what ministers to our physical comfort and welfare. Many kinds furnish substances of singular beauty and excellence, such as honey, silk, and the rich crimson dye called cochineal; others are so destructive, when unchecked in their ravenous appetites and in their territorial invasions, that the result of years of peaceful growth is ruined by them almost before we are aware of the attack. And yet we are apt to pass by insects as worthless and insignificant;-we look with pleasure, it is true, upon the lovely wings of the butterfly, and upon the bees, resting on the bonied bloom, or as they work at their amiable task with that beautiful assiduity which makes them a lesson to us all, if we would " improve the shining hour;"—and the sight is a fascinating one, even to the incurious, when on a warm summer's day the brilliant dragon-flies dart like winged javelins of polished blue steel among the tall grasses, and meadow-sweet, and willow-herbs that hide the margin of many a rural stream and river. But other insects, so far from being objects of interest, are for the most part disliked and hated, and it is thought very little harm to suppress them summarily with the sole of the foot. When insects are positively injurious to man, and when they infest his dwellings, of course they must be treated like other vermin. There is no more cruelty in putting certain little flat-pattern creatures to death, or in catching, if we be sharp enough, the nimble members of another race for the same purpose, so that we may thereafter “be at rest,” than there is in the trapping of foxes, or the destruction of poisonous serpents.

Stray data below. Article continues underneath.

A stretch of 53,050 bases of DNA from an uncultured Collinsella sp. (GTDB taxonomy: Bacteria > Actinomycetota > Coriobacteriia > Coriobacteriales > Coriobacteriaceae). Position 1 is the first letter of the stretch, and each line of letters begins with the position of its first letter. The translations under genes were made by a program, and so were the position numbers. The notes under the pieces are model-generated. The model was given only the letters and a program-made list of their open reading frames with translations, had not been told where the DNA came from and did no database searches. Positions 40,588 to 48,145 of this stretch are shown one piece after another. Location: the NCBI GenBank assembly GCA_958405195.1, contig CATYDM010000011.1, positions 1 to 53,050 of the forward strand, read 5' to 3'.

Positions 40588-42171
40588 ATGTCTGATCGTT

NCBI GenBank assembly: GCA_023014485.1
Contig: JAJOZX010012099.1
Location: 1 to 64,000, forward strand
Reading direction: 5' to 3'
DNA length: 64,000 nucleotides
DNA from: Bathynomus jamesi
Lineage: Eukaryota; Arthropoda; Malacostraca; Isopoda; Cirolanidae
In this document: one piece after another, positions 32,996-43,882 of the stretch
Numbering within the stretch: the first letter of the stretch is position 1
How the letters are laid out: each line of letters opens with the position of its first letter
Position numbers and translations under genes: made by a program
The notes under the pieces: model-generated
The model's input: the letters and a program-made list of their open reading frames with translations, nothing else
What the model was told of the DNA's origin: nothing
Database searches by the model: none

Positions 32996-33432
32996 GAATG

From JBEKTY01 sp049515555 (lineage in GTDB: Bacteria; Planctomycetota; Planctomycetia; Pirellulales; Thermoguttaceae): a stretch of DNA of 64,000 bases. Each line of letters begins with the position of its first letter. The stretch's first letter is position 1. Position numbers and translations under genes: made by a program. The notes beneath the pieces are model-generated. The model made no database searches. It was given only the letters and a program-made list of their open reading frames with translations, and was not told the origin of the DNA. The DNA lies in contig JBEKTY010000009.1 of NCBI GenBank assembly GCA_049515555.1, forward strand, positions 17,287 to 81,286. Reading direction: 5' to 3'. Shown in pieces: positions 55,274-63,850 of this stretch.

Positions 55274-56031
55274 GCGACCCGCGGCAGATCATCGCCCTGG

Intelligent and kind-hearted interest in the wonderful little beings which it has pleased the All-wise to sow in such vast multitudes upon our planet, by no means requires endurance of such kinds as are offensive;, our true course should be to consider the endless miracles of beauty or of adaptedness to particular purposes, which we find in